The consultation should be seen from a strategic viewpoint and in the broader context of the changes to the other standardized approaches and proposed the new capital floor. The profitability of certain portfolios may be reduced and banks need to adapt their capital planning and strategy accordingly. The revised CRSA is one more building block banks need to consider when managing their balance sheets in a world of multiple constraints.

Changes to IT systems and processes will also be needed. Early consideration needs to be given to future data capture and maintenance responsibilities to feed into the process design. Timely data availability will be crucial as the BCBS proposes to apply a risk weight of 300% in cases where the required data are not available.

The proposed approach increases complexity relative to the status quo – considerations of "simplicity", so prevalent 18 months ago, seem now to have taken a back seat. However, even so it is not clear if the proposed risk drivers that only contain information on past performance can fully explain the borrower's risk. For example, looking at bank exposures, the RW is determined by the CET1 ratio and the Non-Performing Assets (NPA) ratio. However, neither provides insights into the borrower's liquidity situation. Moreover, using the disclosed "headline" CET1 ratio as the risk driver takes no account of differences in Pillar 2 capital requirements. Two banks with the same reported CET1 ratio may have very different underlying risk profiles. At the same time it is not clear that the new approach will deliver consistent application across the world. As the BCBS itself has noted, the implementation of the Basel framework can vary across jurisdictions:  the EU and the US have recently been given "materially non-compliant" and "largely compliant" ratings respectively3.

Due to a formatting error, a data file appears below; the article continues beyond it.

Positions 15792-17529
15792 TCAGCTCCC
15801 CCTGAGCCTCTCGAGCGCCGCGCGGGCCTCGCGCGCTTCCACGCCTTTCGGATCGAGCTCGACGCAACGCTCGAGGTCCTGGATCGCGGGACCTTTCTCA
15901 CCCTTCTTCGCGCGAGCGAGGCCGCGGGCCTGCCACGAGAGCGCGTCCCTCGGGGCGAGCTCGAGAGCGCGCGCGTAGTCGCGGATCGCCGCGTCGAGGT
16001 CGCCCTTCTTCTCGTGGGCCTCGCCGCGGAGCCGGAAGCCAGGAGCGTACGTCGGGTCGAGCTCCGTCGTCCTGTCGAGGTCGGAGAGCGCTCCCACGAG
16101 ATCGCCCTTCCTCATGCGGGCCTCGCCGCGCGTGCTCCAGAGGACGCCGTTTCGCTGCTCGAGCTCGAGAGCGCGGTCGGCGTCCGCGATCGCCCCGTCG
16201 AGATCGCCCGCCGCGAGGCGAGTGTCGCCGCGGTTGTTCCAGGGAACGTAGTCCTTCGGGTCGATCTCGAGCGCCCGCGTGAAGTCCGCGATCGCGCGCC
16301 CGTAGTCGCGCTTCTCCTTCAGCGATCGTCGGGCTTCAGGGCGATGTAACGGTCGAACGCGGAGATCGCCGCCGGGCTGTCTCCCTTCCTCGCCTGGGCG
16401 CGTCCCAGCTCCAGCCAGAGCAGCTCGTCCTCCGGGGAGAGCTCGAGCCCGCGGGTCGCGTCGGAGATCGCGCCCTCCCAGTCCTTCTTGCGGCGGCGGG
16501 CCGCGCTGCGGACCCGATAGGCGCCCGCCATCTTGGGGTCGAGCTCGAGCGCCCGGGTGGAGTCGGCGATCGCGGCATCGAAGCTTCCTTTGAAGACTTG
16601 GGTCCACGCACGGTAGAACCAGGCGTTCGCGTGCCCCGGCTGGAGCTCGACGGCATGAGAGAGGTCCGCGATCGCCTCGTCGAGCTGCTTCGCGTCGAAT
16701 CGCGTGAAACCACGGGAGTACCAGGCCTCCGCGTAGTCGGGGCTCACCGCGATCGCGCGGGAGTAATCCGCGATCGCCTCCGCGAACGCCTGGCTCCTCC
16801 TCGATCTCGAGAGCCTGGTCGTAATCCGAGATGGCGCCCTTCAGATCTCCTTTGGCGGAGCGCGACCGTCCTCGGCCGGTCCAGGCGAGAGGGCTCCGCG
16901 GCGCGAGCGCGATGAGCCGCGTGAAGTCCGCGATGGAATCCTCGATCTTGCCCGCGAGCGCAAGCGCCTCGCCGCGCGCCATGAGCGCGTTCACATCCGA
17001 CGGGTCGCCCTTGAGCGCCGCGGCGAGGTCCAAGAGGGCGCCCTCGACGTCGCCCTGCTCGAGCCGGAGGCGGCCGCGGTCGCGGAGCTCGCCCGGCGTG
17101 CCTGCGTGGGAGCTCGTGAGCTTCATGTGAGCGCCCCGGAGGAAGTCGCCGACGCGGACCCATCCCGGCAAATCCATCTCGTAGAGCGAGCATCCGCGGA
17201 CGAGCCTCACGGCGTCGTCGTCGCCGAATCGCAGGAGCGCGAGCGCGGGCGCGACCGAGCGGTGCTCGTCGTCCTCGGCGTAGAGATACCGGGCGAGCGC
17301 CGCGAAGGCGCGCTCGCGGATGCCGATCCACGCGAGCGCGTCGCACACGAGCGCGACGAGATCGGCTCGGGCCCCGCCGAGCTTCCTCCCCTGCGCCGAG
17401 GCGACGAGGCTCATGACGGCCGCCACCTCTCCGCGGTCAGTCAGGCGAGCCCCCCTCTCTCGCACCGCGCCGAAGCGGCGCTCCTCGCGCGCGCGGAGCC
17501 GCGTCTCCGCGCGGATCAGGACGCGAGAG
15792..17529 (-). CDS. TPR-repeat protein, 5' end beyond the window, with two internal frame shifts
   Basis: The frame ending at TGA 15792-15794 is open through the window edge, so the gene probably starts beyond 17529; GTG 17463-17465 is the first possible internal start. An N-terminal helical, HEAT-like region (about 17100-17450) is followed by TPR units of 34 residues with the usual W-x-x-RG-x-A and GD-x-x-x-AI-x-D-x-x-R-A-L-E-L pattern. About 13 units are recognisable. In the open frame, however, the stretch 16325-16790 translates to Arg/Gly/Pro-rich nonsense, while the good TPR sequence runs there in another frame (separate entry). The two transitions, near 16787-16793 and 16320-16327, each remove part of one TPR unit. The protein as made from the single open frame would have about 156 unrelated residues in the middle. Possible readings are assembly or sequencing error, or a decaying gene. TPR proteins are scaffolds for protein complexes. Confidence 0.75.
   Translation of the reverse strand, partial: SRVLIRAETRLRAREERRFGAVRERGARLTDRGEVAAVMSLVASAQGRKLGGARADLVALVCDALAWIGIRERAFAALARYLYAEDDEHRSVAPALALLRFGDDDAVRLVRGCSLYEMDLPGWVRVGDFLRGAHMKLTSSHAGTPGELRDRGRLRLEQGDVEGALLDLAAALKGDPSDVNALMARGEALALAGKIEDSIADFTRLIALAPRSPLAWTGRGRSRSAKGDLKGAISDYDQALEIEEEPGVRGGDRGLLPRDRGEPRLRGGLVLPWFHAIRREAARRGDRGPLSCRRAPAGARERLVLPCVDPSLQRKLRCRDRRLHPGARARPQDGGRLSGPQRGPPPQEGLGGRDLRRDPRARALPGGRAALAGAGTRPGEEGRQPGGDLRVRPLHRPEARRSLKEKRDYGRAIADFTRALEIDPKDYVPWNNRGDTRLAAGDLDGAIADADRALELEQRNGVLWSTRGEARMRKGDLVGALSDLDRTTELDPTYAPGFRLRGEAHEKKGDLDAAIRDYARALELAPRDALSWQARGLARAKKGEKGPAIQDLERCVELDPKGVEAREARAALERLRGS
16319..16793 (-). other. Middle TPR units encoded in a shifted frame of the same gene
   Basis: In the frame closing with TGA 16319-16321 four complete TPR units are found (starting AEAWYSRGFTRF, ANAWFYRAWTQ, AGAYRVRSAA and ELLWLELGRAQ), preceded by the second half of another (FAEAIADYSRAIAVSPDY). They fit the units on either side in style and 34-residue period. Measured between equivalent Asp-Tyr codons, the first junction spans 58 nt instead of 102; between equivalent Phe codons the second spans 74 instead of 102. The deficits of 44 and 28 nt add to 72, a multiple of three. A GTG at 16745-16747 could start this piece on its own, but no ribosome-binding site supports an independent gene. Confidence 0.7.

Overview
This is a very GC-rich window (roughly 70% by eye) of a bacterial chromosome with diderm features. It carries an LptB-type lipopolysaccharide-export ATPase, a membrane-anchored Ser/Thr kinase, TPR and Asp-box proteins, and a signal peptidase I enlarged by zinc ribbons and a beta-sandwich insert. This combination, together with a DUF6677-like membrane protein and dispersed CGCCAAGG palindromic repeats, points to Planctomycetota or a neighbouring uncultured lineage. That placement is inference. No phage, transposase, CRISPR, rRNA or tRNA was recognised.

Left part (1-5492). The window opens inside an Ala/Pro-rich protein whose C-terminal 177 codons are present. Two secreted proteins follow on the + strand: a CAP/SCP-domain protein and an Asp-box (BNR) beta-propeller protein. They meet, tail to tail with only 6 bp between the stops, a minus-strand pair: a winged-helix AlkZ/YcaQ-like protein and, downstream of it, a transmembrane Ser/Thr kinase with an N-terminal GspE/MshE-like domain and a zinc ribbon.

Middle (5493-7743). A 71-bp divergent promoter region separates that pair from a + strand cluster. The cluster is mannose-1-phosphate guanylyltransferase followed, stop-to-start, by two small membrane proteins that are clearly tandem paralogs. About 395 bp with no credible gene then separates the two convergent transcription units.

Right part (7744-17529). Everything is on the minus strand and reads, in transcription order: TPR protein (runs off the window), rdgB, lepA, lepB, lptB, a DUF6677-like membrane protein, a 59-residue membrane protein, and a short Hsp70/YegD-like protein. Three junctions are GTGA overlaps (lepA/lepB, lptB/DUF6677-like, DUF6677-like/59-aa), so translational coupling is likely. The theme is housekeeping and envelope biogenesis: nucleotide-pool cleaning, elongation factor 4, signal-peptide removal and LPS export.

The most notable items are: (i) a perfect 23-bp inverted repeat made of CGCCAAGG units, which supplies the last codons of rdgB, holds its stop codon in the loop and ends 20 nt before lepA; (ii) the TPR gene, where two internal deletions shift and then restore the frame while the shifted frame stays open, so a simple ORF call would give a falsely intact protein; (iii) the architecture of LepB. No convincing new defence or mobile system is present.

Next steps

The BCBS recognizes that the proposal is still at an early stage of development. Given the complexity of the topic, and the openness of some aspects of the consultation (itself indicative of possible differences in views among BCBS members), various iterations of the new CRSA could be needed.

The consultation ends on 27 March, 2015. The BCBS has not yet put forward an implementation timeline. However, it is expected that there will be a clearer picture on the broader set of initiatives by the end of 2015.

Risk Drivers

 Table 1: Overview of proposed quantitative risk drivers

Exposure classes and risk weights

 Table 2: Overview of current and proposed exposure classes and risk weights

Note: The table above does not show a mapping of exposure classes but provides a lit of current and proposed exposure classes and risk weight.



(2) The consultation paper does not cover exposures to sovereigns, central banks and public sector entities. These will be dealt with in a further review.

(3) and

The content of this article is intended to provide a general guide to the subject matter. Specialist advice should be sought about your specific circumstances.

To print this article, all you need is to be registered on

Click to Login as an existing user or Register so you can print this article.

In association with
Related Video
Up-coming Events Search
Font Size:
Mondaq on Twitter
Register for Access and our Free Biweekly Alert for
This service is completely free. Access 250,000 archived articles from 100+ countries and get a personalised email twice a week covering developments (and yes, our lawyers like to think you’ve read our Disclaimer).